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Sir David Young Cameron, R.A., R.S.A., R.W.S, R.E. 1865-1945.

The Chimera of Amiens. 1910. Drypoint. Rinder 415.vii. 9 9/16 x 7 3/16 (sheet 11 1/4 x 7 3/4). An extremely rich impression printed on cream wove paper. Illustrated: Guichard, British Etchers, 1850-1940; Lumsden, The Art of Etching; Salaman, Modern Masters of Etching: D.Y. Cameron; Hind, The Etchings of D.Y. Cameron; Calloway, English Prints for the Collector, p. 179. Collector's seal verso: E.M. Henn (Lugt 872b), who also collected Whistler etchings. Signed in pencil. The chimera sits on the neighboring buttress on Amiens Cathedral in Cameron's drypoint, The Wingless Chimera Rinder 416. $1,750.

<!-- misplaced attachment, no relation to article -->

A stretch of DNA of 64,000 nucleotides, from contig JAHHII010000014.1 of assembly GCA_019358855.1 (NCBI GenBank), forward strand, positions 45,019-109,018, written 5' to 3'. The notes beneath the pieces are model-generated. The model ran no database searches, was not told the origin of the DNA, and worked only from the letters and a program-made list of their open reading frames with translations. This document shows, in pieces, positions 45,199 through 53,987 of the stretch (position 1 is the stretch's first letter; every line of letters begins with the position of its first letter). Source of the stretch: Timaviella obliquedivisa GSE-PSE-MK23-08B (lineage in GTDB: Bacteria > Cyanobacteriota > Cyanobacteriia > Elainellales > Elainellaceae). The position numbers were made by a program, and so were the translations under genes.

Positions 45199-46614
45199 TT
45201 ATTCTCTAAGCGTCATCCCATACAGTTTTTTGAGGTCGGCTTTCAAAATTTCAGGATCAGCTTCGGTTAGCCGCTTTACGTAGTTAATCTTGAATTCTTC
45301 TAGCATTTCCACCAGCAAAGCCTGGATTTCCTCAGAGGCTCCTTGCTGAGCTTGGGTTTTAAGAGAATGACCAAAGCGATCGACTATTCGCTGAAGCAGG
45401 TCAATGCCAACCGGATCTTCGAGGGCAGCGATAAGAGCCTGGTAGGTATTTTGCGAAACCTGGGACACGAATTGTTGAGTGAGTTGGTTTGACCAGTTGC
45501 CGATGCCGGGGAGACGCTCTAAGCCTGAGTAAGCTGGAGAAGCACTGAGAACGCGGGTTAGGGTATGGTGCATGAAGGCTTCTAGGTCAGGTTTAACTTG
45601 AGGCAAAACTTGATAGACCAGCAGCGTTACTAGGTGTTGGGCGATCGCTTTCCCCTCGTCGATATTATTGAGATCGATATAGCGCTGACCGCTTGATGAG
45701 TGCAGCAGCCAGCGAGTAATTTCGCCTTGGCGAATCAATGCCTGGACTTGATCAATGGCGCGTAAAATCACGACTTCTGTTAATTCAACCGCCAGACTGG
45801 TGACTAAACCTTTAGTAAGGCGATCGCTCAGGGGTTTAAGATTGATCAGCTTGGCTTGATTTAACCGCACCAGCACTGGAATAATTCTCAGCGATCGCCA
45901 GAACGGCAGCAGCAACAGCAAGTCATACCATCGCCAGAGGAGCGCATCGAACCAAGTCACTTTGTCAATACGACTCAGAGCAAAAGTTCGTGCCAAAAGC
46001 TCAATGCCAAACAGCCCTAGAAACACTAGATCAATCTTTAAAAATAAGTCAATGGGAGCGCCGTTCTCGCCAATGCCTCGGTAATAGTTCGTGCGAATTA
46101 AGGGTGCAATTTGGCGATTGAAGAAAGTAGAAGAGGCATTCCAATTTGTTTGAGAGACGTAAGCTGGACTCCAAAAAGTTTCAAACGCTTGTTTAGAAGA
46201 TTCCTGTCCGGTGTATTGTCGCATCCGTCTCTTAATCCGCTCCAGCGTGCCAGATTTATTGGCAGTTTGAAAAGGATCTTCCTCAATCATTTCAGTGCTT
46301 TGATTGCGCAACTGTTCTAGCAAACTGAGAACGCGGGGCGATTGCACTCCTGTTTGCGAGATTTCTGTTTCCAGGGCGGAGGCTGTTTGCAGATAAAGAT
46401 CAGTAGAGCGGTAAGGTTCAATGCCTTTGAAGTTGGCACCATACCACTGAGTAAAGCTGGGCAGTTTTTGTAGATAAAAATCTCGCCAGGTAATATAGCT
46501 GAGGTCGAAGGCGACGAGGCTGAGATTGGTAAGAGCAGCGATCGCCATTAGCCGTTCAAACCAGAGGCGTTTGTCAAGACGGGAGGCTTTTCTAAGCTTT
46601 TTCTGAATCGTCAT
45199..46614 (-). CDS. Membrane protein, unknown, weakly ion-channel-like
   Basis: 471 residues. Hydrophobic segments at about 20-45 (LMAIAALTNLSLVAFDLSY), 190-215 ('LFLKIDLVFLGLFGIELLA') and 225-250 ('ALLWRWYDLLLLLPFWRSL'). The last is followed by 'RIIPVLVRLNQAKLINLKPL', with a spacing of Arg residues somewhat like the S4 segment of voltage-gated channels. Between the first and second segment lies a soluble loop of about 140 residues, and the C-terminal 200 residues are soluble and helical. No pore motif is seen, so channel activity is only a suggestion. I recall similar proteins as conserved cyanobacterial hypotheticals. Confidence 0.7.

Following a trip to Egypt in 1908-09, Cameron visited France. Amiens is the principal city and ancient capital of Picardy, and its Gothic Cathedral of Notre-Dame is especially noted for the fine array of sculptures on the main facade and in the south transept. This print shows the chimera on one of the buttresses of the Cathedral. Chimera are gargoyles that are formed from parts of different animals. They were traditionally placed on the upper levels of buildings to serve as rainwater spouts, but were also believed to guard the building from evil spirits. This print was undoubtedly inspired by Charles Meryon's etching of 1853, which shows the chimera Le Stryge on the parapet of Notre-Dame in Paris.

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